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    The border separating/unifying Gibraltar with Spain is reproduced in public discourse as a threat and an obstacle to the normalisation of political life in the small enclave. Yet, an in-depth socio-historical analysis of local cross-border relations over the 20th century, shows how the Gibraltarian national identity and local government originate from the border rather than in opposition to it. The fencing of the frontier imposed by the Franco’s regime between 1969-1985 allows the discursive (re)production of a Gibraltarian identity distinct from that of the Spanish neighbours - and, in part, from that of the English colonisers

    Hygiene and biosecurity protocols reduce infection prevalence but do not improve fledging success in an endangered parrot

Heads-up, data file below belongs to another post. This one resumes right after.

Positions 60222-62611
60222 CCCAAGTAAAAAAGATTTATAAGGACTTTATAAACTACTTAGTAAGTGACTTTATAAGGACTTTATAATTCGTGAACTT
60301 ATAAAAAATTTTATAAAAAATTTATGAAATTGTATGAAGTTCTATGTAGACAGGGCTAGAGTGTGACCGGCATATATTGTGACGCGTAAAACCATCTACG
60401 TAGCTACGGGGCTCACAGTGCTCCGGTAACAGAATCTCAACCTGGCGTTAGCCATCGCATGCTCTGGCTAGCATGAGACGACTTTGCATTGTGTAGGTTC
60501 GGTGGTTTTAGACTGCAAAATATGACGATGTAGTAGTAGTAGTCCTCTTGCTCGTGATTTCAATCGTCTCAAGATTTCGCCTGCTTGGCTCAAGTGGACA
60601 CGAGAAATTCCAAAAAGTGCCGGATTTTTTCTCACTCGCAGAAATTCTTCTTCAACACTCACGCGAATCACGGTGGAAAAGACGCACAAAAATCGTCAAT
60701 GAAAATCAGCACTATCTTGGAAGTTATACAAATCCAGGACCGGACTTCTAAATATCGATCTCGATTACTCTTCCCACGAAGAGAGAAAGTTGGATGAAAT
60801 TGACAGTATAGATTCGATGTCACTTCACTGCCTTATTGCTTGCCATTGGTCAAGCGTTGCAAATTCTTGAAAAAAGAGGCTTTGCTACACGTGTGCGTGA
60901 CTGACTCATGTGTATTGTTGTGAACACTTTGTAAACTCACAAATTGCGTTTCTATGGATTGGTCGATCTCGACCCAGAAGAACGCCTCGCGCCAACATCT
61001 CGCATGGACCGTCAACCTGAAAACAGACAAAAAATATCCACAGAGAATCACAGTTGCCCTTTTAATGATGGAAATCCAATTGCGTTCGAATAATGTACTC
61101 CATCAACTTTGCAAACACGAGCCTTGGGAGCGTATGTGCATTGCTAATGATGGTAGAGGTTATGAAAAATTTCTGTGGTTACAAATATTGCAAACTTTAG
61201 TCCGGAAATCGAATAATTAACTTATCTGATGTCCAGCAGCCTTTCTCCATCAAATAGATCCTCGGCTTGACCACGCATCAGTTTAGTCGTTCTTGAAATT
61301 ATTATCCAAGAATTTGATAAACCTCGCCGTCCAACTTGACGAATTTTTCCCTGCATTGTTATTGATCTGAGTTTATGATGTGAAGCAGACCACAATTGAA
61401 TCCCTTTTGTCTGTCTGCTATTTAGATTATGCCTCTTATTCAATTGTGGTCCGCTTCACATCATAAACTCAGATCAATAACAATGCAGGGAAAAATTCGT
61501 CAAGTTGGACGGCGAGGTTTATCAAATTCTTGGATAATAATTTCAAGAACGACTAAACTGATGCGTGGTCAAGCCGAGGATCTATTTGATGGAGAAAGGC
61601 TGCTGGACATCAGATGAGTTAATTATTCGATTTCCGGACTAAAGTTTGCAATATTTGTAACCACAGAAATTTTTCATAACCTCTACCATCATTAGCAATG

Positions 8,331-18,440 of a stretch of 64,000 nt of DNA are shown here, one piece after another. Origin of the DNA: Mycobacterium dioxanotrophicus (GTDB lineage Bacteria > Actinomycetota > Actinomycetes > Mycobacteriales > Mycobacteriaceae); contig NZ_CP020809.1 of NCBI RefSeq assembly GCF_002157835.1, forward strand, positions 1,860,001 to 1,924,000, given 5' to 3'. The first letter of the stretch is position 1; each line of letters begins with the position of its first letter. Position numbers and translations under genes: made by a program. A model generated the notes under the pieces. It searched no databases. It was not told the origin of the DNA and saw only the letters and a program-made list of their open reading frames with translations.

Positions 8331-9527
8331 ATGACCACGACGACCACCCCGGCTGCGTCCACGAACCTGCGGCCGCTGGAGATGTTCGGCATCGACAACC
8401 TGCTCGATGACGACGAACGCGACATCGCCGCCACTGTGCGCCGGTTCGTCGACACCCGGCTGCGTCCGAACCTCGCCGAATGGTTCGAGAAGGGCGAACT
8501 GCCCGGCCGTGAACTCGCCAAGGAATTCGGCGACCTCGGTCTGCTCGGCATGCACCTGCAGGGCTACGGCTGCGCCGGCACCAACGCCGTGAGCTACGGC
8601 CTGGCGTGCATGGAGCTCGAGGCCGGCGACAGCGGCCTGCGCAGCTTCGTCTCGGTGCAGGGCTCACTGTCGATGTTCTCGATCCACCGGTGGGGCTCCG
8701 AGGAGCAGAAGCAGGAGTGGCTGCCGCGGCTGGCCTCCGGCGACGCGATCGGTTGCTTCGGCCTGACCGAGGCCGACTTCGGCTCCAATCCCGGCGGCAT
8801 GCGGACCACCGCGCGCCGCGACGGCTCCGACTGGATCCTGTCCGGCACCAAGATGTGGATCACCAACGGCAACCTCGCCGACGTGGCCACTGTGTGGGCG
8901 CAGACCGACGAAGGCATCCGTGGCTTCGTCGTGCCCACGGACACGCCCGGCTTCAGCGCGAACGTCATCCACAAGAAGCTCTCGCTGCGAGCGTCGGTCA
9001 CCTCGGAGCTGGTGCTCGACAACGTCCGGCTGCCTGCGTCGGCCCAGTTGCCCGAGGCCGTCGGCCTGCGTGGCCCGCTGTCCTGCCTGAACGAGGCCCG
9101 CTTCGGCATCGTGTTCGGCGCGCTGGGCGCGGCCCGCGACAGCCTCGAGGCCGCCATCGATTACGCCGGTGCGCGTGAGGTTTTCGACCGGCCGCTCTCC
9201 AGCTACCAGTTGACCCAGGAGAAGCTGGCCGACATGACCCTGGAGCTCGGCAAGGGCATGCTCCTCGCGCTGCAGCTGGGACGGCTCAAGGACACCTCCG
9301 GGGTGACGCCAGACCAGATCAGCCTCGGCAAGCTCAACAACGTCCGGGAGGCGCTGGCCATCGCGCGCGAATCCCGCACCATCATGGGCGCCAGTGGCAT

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    Emerging Infectious Diseases (EIDs) are recognised as global extinction drivers of threatened species. Unfortunately, biodiversity managers have few tested solutions to manage them when often the desperate need for solutions necessitates a response. Here we test in situ biosecurity protocols to assess the efficacy of managing Psittacine beak and feather disease (PBFD), one of the most common and emergent viral diseases in wild parrots (Psittaciformes) that is currently affecting numerous threatened species globally. In response to an outbreak of PBFD in Mauritius ‚Äúecho‚ÄĚ parakeets (Psittacula eques), managers implemented a set of biosecurity protocols to limit transmission and impact of Beak and feather disease virus (BFDV). Here we used a reciprocal design experiment on the wild population to test whether BFDV management reduced viral prevalence and viral load, and improved nestling body condition and fledge success. Whilst management reduced the probability of nestling infection by approximately 11% there was no observed impact on BFDV load and nestling body condition. In contrast to expectations there was lower fledge success in nests with added BFDV biosecurity (83% in untreated vs. 79% in treated nests). Our results clearly illustrate that management for wildlife conservation should be critically evaluated through targeted monitoring and experimental manipulation, and this evaluation should always focus on the fundamental objective of conservation